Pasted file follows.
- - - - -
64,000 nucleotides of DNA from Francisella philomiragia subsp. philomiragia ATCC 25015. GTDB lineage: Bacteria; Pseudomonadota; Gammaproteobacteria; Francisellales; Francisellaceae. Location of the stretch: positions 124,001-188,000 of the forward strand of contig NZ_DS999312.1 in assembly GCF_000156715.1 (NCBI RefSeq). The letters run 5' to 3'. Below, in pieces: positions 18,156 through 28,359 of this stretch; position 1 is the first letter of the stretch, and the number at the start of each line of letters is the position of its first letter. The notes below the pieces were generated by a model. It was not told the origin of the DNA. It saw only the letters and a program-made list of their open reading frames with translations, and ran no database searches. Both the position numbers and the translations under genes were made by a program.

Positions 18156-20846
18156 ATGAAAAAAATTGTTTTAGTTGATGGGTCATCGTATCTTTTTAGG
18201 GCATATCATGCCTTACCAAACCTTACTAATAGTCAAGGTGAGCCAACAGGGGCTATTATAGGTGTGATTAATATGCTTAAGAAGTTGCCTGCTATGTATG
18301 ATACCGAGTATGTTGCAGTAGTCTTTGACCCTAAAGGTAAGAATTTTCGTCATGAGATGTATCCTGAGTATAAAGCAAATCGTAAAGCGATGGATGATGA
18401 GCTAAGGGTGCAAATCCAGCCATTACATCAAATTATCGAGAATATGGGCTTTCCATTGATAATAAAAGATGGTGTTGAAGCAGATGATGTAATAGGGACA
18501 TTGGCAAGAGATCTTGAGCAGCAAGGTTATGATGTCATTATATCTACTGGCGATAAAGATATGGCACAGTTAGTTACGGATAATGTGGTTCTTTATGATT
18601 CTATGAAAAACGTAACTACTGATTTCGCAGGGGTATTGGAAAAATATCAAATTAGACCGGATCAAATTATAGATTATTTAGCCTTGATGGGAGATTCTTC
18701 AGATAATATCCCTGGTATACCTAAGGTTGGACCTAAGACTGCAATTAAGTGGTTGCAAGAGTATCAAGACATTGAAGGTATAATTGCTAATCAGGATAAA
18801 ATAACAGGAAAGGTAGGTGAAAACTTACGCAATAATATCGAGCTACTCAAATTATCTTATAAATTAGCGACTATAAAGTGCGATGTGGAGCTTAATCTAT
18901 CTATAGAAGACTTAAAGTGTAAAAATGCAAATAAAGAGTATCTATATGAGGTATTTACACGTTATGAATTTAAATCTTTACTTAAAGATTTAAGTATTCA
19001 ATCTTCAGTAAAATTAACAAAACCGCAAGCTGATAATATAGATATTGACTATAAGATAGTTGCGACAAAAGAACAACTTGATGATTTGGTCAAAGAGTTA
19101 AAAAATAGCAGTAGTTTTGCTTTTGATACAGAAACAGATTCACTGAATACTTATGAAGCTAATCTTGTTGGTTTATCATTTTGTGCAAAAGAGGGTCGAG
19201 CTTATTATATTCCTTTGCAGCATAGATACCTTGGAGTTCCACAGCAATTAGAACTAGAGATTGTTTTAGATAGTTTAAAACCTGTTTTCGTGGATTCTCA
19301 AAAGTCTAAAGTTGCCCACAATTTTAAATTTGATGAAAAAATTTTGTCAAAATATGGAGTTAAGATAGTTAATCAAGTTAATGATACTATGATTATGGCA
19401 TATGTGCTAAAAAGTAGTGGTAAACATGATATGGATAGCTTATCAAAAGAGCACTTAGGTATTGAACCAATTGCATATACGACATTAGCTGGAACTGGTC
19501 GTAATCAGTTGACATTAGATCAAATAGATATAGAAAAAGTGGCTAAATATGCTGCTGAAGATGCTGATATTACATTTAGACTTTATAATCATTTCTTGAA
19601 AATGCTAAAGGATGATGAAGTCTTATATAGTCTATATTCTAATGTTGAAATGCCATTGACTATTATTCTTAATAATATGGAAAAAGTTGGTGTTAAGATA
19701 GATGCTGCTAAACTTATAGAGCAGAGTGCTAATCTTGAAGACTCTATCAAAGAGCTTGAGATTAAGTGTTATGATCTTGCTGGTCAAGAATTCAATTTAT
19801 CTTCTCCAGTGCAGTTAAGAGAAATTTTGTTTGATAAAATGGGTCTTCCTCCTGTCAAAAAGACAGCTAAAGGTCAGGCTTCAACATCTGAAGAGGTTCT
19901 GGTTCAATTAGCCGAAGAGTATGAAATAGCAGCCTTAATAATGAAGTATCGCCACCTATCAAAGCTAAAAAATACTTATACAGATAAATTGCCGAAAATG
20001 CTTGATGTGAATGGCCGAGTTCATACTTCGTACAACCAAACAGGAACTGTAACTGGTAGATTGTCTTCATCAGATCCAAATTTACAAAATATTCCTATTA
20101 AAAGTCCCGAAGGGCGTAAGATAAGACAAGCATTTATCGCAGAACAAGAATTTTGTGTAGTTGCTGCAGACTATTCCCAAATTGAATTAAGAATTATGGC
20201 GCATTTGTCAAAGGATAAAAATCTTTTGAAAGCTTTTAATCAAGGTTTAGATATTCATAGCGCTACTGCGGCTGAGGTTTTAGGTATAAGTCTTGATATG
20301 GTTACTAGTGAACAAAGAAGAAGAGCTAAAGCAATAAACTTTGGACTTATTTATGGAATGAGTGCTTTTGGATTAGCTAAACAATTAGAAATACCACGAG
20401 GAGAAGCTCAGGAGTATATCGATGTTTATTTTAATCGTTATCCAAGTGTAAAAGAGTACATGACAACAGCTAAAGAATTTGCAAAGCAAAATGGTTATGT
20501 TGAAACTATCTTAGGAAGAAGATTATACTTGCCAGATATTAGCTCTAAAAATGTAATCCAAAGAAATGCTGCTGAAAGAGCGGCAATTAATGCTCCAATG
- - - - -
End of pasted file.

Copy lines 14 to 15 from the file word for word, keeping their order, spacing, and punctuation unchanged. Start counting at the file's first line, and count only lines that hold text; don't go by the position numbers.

19201 CTTATTATATTCCTTTGCAGCATAGATACCTTGGAGTTCCACAGCAATTAGAACTAGAGATTGTTTTAGATAGTTTAAAACCTGTTTTCGTGGATTCTCA
19301 AAAGTCTAAAGTTGCCCACAATTTTAAATTTGATGAAAAAATTTTGTCAAAATATGGAGTTAAGATAGTTAATCAAGTTAATGATACTATGATTATGGCA